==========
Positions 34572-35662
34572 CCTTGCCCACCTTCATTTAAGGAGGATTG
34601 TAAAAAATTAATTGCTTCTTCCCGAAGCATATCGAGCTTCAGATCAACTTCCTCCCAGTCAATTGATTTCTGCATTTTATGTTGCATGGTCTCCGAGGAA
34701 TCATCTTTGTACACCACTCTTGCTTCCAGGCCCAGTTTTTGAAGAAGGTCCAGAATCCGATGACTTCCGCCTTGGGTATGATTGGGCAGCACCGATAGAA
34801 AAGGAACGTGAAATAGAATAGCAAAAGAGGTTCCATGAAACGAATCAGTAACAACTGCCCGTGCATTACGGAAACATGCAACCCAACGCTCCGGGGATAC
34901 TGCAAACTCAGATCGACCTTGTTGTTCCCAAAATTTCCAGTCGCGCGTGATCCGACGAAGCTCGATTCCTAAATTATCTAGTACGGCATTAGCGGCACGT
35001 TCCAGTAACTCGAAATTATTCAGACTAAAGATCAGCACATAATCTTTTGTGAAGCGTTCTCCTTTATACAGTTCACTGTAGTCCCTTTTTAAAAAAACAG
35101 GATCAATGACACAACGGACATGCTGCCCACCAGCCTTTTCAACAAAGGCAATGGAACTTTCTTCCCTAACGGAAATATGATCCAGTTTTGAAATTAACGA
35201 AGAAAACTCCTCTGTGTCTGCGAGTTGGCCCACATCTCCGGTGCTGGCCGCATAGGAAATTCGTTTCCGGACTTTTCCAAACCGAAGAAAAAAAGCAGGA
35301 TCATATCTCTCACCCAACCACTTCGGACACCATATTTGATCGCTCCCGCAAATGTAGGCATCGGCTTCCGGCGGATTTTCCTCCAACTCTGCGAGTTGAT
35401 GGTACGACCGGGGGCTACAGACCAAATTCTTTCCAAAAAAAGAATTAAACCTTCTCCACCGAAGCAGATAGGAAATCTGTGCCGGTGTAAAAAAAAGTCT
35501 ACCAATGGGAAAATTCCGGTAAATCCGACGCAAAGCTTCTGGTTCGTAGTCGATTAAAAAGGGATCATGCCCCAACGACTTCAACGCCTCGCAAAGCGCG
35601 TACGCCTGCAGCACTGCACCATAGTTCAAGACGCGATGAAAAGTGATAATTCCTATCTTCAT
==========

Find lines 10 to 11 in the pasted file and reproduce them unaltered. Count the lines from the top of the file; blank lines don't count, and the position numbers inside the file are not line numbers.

35301 TCATATCTCTCACCCAACCACTTCGGACACCATATTTGATCGCTCCCGCAAATGTAGGCATCGGCTTCCGGCGGATTTTCCTCCAACTCTGCGAGTTGAT
35401 GGTACGACCGGGGGCTACAGACCAAATTCTTTCCAAAAAAAGAATTAAACCTTCTCCACCGAAGCAGATAGGAAATCTGTGCCGGTGTAAAAAAAAGTCT